In his closing remarks, Mr Piotr Kwiecień, the trainer from ADVA, emphasized the importance of the human network established during the training, and promised to be always available to offer technical support whenever required
|It is always a pleasure to get visitors at the Secretariat in Lilongwe from the NRENs. On 28th August, Noel Jambo, Systems Administrator at Bunda College, within the framework of MAREN escorted Dr Jason Githeko of Egerton University, within the framework of KENET to the Secretariat.
Dr Githeko is a Senior Lecturer at Egerton University who works on the vital area of e-content and is a former Board member of KENET, the Kenyan NREN. He was using the opportunity of participating in a regional universities meeting to consult with Malawi institutions on their successes, resources and challenges in the important area of e-content. He had heard of UbuntuNet Alliance and was happy to spend time discussing the various roles of the Alliance. He has seen how universities in Kenya have benefitted from working together within the framework of KENET. Therefore both he and Mr Jambo wondered how to ensure that at such international meetings, of universities, the NREN concept could be high on the agenda when ICT was being discussed.
This is a challenge to us all to promote our REN and NREN at all possible fora. Awareness raising is a slow process and all opportunities must be harnessed to build a profile. A positive example of harnessing opportunities is the very successful KENET breakfast Sponsorship Call for UbuntuNet-Connect 2011 where the media had a high profile and which is reported elsewhere in NUANCE
|KENET in collaboration with the Kenya ICT Board will be hosting the UbuntuNet-Connect 2011 conference at the Safari Park Hotel on November 23 to 25, 2011 (see www.kenet.or.ke or www.ubuntunet.net/uc2011_cfp). As in previous years, UbuntuNet-Connect presents an opportunity for prominent companies and organisations to associate with the event through providing various levels of sponsorship. In order to promote the event, KENET organized a breakfast launch of the Call for Sponsorship for the conference at the Intercontinental Hotel on Tuesday August 30, 2011.
The event which raised almost US$60,000 was attended by 33 senior executives, CEOs, KENET Board members as well as ICT Directors .
For the first time, KENET acknowledged having strong media presence due to the breakfast launch. In his remarks Professor Meoli Kashorda, CEO of KENET said, “This is new for us at KENET but it also happens to be part of our strategic plan to raise media awareness of NRENs.” He continued to say that he was learning a lot from hosting the UbuntuNet-Connect 2011.
UbuntuNet-Connect 2011 is the annual conference of African Research and Education Networks (RENs) and will be attended by over 100 participants including CEOs and CTOs of African NRENs, ICT Directors of Kenyan and African universities, and representatives of regional RENs in Europe, North America, South America and China. The participants will also include researchers and ICT faculty drawn from different African universities and research institutes as well as senior ICT, higher education and research policy makers from the Government of Kenya, representative African governments, the EU and USA.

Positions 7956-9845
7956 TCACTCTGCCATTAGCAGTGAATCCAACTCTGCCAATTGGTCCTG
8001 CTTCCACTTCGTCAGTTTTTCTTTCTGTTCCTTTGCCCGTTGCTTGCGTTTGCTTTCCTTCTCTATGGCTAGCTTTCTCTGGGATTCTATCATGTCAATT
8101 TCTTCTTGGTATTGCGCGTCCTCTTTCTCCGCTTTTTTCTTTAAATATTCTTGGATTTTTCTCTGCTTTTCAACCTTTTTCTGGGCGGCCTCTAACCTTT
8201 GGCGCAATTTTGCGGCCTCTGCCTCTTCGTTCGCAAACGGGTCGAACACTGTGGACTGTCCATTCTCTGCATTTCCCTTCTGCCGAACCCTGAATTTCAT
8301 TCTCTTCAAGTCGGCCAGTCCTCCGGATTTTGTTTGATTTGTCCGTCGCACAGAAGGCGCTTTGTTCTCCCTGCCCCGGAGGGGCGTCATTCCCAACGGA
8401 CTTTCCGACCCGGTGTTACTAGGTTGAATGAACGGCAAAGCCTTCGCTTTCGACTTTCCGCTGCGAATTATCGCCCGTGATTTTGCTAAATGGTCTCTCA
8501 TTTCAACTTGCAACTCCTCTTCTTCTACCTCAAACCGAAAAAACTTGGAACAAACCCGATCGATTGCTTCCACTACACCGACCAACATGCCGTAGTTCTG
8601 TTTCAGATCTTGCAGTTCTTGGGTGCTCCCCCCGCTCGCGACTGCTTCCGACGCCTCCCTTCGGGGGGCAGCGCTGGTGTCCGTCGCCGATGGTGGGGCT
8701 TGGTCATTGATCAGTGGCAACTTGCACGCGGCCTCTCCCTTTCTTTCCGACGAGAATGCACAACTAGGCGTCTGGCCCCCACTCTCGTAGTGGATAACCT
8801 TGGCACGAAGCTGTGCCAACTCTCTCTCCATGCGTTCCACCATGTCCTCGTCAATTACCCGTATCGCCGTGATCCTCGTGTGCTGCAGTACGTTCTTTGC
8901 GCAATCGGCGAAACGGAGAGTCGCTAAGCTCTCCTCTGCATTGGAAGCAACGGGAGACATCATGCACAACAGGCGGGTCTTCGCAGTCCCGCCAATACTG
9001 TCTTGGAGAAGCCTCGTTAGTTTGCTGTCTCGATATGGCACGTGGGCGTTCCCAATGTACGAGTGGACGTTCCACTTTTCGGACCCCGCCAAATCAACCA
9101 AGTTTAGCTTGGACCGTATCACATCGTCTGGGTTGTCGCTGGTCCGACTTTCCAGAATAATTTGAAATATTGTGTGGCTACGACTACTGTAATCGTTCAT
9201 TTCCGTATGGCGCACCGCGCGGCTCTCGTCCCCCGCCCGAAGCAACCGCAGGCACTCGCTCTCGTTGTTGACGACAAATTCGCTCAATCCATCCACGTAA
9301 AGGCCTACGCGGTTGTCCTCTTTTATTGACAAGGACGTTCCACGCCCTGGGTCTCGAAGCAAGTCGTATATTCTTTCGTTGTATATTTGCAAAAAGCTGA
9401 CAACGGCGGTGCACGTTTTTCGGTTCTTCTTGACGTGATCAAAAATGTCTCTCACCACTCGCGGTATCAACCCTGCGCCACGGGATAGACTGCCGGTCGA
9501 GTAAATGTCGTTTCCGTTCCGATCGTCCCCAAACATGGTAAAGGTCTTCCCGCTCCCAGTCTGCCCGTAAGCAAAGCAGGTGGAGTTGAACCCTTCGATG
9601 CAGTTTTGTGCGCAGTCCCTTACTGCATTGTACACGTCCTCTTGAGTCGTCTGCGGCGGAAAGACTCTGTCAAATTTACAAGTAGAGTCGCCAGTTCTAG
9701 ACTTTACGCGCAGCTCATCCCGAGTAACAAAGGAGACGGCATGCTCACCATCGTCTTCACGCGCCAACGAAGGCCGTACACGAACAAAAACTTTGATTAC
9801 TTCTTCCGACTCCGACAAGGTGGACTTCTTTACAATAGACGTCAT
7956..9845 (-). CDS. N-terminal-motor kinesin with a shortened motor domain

|TERENA’s TF-NOC has launched a survey about the operational experiences and software tools used for the main functions of Network Operation Centres (NOC), including those related to monitoring, problem-solving, performance, change management, ticketing, reporting and communication. The survey will also collect basic information about NOC internal structures, organisational processes and potential collaborative efforts.
The survey targets NOCs responsible for network operations and for network and service operations from National Research and Education Network organisations (NREN), regional and metropolitan network operators, research institutes and campuses. Results will be available before the end of the year.
The survey was completed at the recent TF-NOC meeting on 28-29 June 2011 hosted by SWITCH in Zurich, Switzerland. Meeting participants heard encouraging presentations about the importance and usefulness of standard procedures and practices such as the TM Forum Business Process Framework (eTOM) and the Information Technology Infrastructure Library (ITIL). Meeting attendees agreed to create a ‘Standardization/Methodology promotion’ sub‐group, to share motivations and use cases for applying standard-based procedures and to determine recommendations and strategies for convincing managers, customers and internal staff to follow standard procedures. Participants also heard brief NOC overviews from SWITCH, NORDUnet and CARNet and a presentation about how to build an inexpensive 24×7 NOC by the Israel Inter-University Computation Center (IUCC).
Various software tools and practices related to Layer 1 (L1) documentation, topology monitoring, the multi-domain operations of GÉANT infrastructure, incident management and trouble ticketing were also presented… Attendees expressed their desire for a one-day workshop on Open source NOC tools focused on L1/2 documentation tools, in which participants’ home-grown open source code and corresponding licenses are presented and potentially shared. This workshop may be organised in conjunction with the next TF-NOC meeting, planned for October 2011.Experienced NOC staff is invited to complete the survey athttp://mam.uninett.no/limesurvey/index.php?sid=98535 by the end of September 2011.